dudejcb wrote:The best thing we can do for energy is learn to use less and make high efficiency buildings and (industrial) combined heat and power part of our energy infrastructure.
How does that reduce energy use? This is a serious question.
If my combined electric, gas, etc., energy bills are $5,000 per year and I reduce it to $4,000 per year. What will I do with that extra $1,000 per year? Spend it on something that consumes energy, will I not? Now what I might do is turn the air up in the summer and the furnace up in the winter.
True energy efficiency makes energy more valuable. Simple economics tells us that when the price stays the same and the value rises, demand rises.
It is not clear if the net impact will be positive or negative.
However, regardless. No matter how efficient we become, the only way to prevent a HUGE increase in energy demand is to prevent the rest of the world from improving their lives economically. If we cut our demand 50% and China rises to that level as well, that is a huge increase in energy demand.
In 2011, the world used 77 MBTU per capita, while the U.S. used 310 MBTU per capita. The U.S. has actually declined because we have done those things. It was 360 MBTU per capita in 1973.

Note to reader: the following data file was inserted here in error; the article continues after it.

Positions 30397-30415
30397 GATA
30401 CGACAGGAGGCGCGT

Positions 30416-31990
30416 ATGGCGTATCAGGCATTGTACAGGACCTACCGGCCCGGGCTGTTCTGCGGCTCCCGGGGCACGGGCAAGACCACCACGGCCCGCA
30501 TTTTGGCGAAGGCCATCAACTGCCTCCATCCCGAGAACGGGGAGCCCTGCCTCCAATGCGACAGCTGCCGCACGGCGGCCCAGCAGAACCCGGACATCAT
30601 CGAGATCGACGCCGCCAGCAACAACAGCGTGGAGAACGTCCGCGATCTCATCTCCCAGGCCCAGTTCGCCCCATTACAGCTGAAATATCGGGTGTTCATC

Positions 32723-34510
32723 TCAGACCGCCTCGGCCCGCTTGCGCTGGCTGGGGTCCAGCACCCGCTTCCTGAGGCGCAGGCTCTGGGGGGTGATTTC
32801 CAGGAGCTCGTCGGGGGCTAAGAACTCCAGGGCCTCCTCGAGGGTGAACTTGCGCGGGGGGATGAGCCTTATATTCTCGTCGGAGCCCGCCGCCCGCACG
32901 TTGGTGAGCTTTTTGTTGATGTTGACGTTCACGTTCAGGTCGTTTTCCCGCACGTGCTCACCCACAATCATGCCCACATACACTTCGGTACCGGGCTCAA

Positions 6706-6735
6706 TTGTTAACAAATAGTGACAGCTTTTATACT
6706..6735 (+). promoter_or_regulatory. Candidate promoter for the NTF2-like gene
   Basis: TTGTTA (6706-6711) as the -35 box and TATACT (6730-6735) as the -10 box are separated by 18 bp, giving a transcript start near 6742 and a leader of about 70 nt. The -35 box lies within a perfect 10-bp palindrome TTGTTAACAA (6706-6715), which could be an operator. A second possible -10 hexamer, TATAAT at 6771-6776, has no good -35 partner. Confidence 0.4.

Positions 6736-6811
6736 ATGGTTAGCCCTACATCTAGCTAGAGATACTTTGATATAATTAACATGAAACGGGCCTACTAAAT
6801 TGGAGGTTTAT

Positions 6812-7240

If the world rises to 50% of the U.S. average, that means world energy demand more than doubles. Does anyone really think we can get to 50%?
My guess is we will start to grow again because the efficiency gains that were easy in the last few decades have been done.
Now that doubling is without ANY population growth. The doubling time of the world population is currently at about 45 years. So that means another doubling of energy demand in the next half century if that holds.
We need to figure out how to produce massive amounts of energy in an environmentally benign way. We have gotten much better across the board, but we need a huge pile no matter what. Sure efficiency is nice, but we need a crapload of energy even if efficiency exceeds our wildest dreams. Or we need to keep the rest of the world in poverty.
A politician thinks of the next election; a statesman of the next generation. A politician looks for the success of his party; a statesman for that of the country. The statesman wished to steer, while the politician was satisfied to drift.